a)       Under Section 8 of the Act the Reserve Bank is required to                       to be temporary in a manner consistent with meeting the
         conduct monetary policy with the goal of maintaining a stable                    medium-term target.
         general level of prices.

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                                                                                                       RESERVE BANK OF NEW ZEALAND/MONETARY POLICY STATEMENT, AUGUST 2018
3             Transparency and accountability                                       iii.   explain how current monetary policy decisions contribute
                                                                                           to supporting maximum levels of sustainable employment
a)      The Bank shall implement monetary policy in a transparent                          within the economy.
        manner. In addition to the requirements of section 15 of the Act the
        Bank shall in its Monetary Policy Statement (MPS):                     b)    The Bank shall be fully accountable for its judgements and actions
                                                                                     in implementing monetary policy.
        i.       explain what measures it has taken into account in respect
                 of meeting the requirements of section 2(c) and explain
                 how these matters have been taken into account in its
                 implementation of monetary policy; and

        ii.      when inflation outcomes, and/or expected inflation
                 outcomes, are outside of the target range explain the
                 reasons for this; and

                                                                               Dated at Wellington this 26th day of March 2018

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RESERVE BANK OF NEW ZEALAND/MONETARY POLICY STATEMENT, AUGUST 2018
Chapter 1
Policy assessment

Tena koutou katoa, welcome all.                                             changes from global oil prices, a lower exchange rate, and announced
                                                                            petrol excise tax rises expected. We will look through this volatility as
The Official Cash Rate (OCR) remains at 1.75 percent. We expect to          appropriate, and only respond to any persistent movements in inflation.
keep the OCR at this level through 2019 and into 2020, longer than we
projected in our May Statement. The direction of our next OCR move          Risks remain to our central forecast. The recent moderation in growth
could be up or down.                                                        could last longer. Low business confidence can affect employment and
                                                                            investment decisions. Conversely, there is a chance that inflation could
While recent economic growth has moderated, we expect it to pick up         increase faster if cost pressures can pass through into higher prices and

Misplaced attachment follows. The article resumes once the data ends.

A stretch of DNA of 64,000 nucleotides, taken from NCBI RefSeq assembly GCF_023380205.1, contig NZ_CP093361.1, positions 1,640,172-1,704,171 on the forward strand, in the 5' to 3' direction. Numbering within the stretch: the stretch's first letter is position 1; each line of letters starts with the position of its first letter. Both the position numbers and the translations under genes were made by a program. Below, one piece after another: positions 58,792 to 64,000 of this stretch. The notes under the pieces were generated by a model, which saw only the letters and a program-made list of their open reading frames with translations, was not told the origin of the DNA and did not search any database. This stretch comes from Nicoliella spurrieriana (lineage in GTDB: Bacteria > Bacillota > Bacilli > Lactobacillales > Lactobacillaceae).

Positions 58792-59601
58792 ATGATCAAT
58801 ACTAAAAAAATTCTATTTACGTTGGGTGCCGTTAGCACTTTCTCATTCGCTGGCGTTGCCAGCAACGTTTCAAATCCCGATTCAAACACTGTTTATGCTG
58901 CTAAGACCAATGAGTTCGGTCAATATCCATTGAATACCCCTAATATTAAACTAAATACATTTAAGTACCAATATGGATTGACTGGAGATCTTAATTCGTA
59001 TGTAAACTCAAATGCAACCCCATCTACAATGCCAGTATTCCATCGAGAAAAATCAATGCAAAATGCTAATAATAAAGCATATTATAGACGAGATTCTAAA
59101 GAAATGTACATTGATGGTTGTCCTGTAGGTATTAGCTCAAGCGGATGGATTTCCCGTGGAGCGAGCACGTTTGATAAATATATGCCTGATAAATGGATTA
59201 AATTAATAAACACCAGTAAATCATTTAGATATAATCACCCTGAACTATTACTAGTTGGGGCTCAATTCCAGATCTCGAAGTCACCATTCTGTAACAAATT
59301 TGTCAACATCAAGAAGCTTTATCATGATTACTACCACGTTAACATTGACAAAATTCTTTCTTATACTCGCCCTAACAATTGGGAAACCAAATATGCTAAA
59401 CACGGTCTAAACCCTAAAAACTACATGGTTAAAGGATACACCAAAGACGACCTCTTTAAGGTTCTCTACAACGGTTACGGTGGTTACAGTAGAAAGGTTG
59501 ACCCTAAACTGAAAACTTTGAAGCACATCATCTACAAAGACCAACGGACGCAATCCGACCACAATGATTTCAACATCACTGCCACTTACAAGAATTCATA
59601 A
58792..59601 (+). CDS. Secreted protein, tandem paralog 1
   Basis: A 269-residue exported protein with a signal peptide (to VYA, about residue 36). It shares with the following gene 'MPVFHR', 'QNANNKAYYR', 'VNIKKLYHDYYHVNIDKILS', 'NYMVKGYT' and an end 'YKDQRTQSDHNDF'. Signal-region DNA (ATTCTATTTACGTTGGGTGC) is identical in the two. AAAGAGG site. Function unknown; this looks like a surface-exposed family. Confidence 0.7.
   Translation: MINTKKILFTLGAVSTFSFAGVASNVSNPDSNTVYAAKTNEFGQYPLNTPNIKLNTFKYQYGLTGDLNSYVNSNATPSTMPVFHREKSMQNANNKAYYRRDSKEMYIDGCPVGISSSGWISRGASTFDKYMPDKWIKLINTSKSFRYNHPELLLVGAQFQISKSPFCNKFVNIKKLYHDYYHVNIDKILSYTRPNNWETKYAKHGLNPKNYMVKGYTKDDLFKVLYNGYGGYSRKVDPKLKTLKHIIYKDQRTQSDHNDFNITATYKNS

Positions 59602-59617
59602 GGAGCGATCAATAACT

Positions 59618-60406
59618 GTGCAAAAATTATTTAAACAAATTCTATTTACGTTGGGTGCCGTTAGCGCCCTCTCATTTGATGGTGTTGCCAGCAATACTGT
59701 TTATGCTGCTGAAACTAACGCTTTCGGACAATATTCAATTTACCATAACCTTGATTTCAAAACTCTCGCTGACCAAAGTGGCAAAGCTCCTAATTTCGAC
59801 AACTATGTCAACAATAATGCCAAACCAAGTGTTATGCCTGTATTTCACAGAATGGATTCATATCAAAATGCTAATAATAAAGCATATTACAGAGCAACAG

pace over the rest of this year and be maintained through 2019.             impact inflation expectations.

Robust global growth and a lower New Zealand dollar exchange rate           We will keep the OCR at an expansionary level for a considerable period
will support export earnings. At home, capacity and labour constraints      to contribute to maximising sustainable employment, and maintaining low
promote business investment, supported by low interest rates.               and stable inflation.
Government spending and investment is also set to rise, while residential
construction and household spending remain solid.                           Meitaki, thanks.

The labour market has tightened over the past year and employment           Adrian Orr
is roughly around its maximum sustainable level. We expect the
unemployment rate to decline modestly from its current level.

There are welcome early signs of core inflation rising. Inflation will
increase towards 2 percent over the projection period as capacity
pressures bite. This path may be bumpy however, with one-off price          Governor

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                                                                                                     RESERVE BANK OF NEW ZEALAND/MONETARY POLICY STATEMENT, AUGUST 2018
Chapter 2
Key policy judgements

• GDP growth has slowed over the past year. Fiscal and monetary stimulus,   Drivers of growth
  and higher net exports are expected to lift growth over the next two
  years, but the risks to the growth outlook are to the downside.           Economic growth has slowed recently. Annual GDP growth was 2.7
                                                                            percent in the March 2018 quarter, down from over 4 percent in mid-2016
• The labour market has tightened over the past year. Employment is near    (figure 2.1). Business surveys also show that firms have experienced
  its maximum sustainable level.                                            less growth in activity. We estimate that this slowdown in growth has
                                                                            reduced capacity pressure.